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30.12.10

Landing









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Gordon lands as gracefully as a bird, I crash into a tree. Albert lands relatively safely, Fatty bounces, Juan lands in the river, then, threshing around, snarling, swearing and fighting with the flapping, wet, parachute, he flounders around like a jellyfish on stilts until he is carried away by the current. This is satisfying. However, I cannot fold my parachute up either and fall from the tree into a thorn bush. George says that I would benefit from giving more attention to Fatty’s serviette folding lessons. I remind him that a parachute is not a serviette, any moth-witted, turnip-brained, idiot can fold a serviette, but folding a parachute is nearly impossible. George calmly folds his parachute up and says that, perhaps, I just need more practise. I tell him to mind his own business

I sulk and pick thorns out of my flesh while we wait for Juan to return. Annoyingly, Fatty shows me a diagram of a pyramid shaped serviette and hands me a serviette to fold. Although I might not perfectly fold a parachute every time, I am confident that I can quickly fold something as trivially simple as a serviette. Fifteen hours later, I declare that folding a serviette into a pyramid is impossible and following a diagram that is wrong makes it even more impossible. Fatty says the diagram isn’t wrong and Albert tells me that you can’t have something that is more impossible than something else that is impossible. I tell him that all his theories are more impossible to prove than proving a tiger can fit in a tuba, so he should shut up. Fatty tells us to stop arguing, picks up a serviette, quickly folds it into a neat pyramid shape and says that it is time we found food because a serviette, however beautifully folded, requires a diner to give it its true meaning. For someone who is not a diner, unfolding a beautifully folded serviette could bring about a sense of regret at the loss of the shape. However, at a dinner table, careless destruction of a finely wrought serviette is the order of the day. When the baby has been sick on the Duchess, nobody cares that the serviette used to clean the venerable lady looks like a poodle. People, shouts Fatty, getting excited, don’t hesitate to crumple designs that took years to perfect and wipe the slobber from granny when her teeth fall out and she drools into the archbishop’s lemon meringue. We don’t know what Fatty is talking about, or why, so we nod and make sympathetic noises until, thankfully, Juan appears, pulling barrels of Vintage whisky that he rescued from the crashed aircraft.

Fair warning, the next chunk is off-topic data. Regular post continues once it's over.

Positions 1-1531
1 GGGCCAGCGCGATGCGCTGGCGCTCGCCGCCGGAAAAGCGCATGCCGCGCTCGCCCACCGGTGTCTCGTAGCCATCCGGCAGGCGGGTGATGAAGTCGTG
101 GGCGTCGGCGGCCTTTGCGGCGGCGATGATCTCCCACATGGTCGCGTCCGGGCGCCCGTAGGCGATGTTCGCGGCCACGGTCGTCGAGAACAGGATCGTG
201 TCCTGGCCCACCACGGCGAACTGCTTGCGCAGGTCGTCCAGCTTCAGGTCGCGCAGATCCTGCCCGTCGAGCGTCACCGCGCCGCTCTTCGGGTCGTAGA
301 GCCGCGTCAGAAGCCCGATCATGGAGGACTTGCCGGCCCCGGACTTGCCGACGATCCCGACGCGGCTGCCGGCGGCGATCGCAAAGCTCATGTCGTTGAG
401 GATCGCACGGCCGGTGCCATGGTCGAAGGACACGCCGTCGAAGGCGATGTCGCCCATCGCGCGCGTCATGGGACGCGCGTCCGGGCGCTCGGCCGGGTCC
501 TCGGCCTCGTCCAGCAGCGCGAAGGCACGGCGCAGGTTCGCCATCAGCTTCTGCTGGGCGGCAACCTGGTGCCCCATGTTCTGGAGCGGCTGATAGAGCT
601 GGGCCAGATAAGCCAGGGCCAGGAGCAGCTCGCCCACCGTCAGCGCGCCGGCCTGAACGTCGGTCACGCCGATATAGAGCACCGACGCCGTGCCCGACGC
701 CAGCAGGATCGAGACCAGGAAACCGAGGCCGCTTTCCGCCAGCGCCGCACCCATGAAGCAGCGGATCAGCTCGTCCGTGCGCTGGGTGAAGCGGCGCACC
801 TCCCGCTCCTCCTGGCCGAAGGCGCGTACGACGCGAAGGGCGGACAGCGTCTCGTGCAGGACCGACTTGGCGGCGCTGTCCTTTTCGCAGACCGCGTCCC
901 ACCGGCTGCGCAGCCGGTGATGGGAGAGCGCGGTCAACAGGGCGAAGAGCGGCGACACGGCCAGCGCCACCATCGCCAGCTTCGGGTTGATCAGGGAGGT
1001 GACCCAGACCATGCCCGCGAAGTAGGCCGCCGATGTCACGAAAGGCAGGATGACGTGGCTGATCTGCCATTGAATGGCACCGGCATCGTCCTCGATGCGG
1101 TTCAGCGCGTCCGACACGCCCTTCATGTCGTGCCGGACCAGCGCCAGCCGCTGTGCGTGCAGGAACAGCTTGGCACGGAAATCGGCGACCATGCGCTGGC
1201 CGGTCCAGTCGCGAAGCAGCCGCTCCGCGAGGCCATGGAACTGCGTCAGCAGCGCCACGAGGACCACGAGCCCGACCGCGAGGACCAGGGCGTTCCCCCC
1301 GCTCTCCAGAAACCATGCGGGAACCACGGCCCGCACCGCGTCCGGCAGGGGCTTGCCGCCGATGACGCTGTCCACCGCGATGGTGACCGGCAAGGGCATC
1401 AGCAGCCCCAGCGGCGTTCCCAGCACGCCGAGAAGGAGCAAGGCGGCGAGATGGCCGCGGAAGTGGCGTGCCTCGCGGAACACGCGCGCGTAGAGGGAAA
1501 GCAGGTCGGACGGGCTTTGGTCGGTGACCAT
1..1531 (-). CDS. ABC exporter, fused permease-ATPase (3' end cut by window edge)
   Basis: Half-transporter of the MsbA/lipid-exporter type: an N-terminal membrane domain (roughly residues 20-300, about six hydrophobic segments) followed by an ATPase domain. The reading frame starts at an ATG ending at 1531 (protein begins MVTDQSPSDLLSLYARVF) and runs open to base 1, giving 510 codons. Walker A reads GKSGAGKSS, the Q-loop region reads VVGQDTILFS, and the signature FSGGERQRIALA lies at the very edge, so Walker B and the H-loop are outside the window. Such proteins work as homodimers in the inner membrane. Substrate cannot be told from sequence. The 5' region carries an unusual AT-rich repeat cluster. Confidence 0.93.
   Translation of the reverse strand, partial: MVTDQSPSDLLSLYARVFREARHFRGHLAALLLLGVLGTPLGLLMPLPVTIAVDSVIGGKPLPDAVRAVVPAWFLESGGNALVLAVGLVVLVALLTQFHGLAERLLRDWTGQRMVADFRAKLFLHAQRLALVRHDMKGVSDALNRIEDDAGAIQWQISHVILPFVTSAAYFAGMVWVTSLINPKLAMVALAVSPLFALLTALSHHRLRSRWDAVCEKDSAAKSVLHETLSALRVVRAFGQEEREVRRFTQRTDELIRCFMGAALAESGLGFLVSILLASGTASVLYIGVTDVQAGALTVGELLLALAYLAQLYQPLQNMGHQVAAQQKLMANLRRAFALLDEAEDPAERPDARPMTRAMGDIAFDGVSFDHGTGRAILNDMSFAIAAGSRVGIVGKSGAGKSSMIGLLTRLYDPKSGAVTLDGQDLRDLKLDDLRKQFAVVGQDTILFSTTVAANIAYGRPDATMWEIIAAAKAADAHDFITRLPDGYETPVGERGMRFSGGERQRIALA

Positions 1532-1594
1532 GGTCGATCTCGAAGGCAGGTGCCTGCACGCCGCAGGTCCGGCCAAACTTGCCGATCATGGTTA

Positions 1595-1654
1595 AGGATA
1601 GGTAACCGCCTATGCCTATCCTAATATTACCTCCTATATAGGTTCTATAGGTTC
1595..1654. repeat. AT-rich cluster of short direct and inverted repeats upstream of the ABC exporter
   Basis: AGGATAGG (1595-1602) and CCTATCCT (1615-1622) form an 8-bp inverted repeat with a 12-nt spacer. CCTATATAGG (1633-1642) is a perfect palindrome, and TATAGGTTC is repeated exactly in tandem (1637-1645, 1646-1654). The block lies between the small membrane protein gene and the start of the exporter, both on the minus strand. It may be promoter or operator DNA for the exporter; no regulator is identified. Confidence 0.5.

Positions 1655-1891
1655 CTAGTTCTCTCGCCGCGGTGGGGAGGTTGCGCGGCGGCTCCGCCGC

Fatty tries to tell Juan that I couldn’t fold the serviette but I interrupt by reminding everyone, loudly, that we are slooshtingly behind schedule and have to leave immediately. Juan points out that we have to fortify ourselves for Hogmanay. Breaking out the Vintage Aberfeldy, Deanston, The Macallan, and Glen Eden Private Reserve, we offer toast after toast to safe landings, with or without a parachute, and salute the passing of a tremendous year. Juan inflates his bagpipes, plays ‘‘Here’s to thy Health’, ‘Why do ye Tarry’, and ‘The Rantin’ Highlandman’, at full volume and we fling each other around in circles until we notice we are being watched by a giant robot and dive for cover, as fast as we possibly can.

Professor Humperdink’s Diary